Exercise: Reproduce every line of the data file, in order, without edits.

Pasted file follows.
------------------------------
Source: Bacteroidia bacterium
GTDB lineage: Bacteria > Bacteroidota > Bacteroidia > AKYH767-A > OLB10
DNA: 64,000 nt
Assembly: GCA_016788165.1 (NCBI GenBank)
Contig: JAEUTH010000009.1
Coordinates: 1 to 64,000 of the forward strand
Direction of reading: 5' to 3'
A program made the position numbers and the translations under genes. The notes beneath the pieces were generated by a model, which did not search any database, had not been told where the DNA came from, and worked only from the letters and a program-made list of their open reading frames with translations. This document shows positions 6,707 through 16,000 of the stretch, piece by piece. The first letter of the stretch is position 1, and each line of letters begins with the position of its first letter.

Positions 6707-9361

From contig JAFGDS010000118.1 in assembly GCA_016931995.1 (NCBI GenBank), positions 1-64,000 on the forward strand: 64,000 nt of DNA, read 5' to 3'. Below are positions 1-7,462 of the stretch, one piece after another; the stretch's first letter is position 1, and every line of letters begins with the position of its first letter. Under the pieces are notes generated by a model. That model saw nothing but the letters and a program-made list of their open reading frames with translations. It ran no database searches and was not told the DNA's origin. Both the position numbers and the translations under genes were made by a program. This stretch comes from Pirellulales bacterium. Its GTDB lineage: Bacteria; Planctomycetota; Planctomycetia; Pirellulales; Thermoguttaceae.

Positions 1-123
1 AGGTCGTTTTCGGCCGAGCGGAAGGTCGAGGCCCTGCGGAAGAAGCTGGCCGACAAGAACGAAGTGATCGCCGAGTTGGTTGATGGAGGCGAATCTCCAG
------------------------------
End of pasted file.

Source: Bacteroidia bacterium
GTDB lineage: Bacteria > Bacteroidota > Bacteroidia > AKYH767-A > OLB10
DNA: 64,000 nt
Assembly: GCA_016788165.1 (NCBI GenBank)
Contig: JAEUTH010000009.1
Coordinates: 1 to 64,000 of the forward strand
Direction of reading: 5' to 3'
A program made the position numbers and the translations under genes. The notes beneath the pieces were generated by a model, which did not search any database, had not been told where the DNA came from, and worked only from the letters and a program-made list of their open reading frames with translations. This document shows positions 6,707 through 16,000 of the stretch, piece by piece. The first letter of the stretch is position 1, and each line of letters begins with the position of its first letter.

Positions 6707-9361

From contig JAFGDS010000118.1 in assembly GCA_016931995.1 (NCBI GenBank), positions 1-64,000 on the forward strand: 64,000 nt of DNA, read 5' to 3'. Below are positions 1-7,462 of the stretch, one piece after another; the stretch's first letter is position 1, and every line of letters begins with the position of its first letter. Under the pieces are notes generated by a model. That model saw nothing but the letters and a program-made list of their open reading frames with translations. It ran no database searches and was not told the DNA's origin. Both the position numbers and the translations under genes were made by a program. This stretch comes from Pirellulales bacterium. Its GTDB lineage: Bacteria; Planctomycetota; Planctomycetia; Pirellulales; Thermoguttaceae.

Positions 1-123
1 AGGTCGTTTTCGGCCGAGCGGAAGGTCGAGGCCCTGCGGAAGAAGCTGGCCGACAAGAACGAAGTGATCGCCGAGTTGGTTGATGGAGGCGAATCTCCAG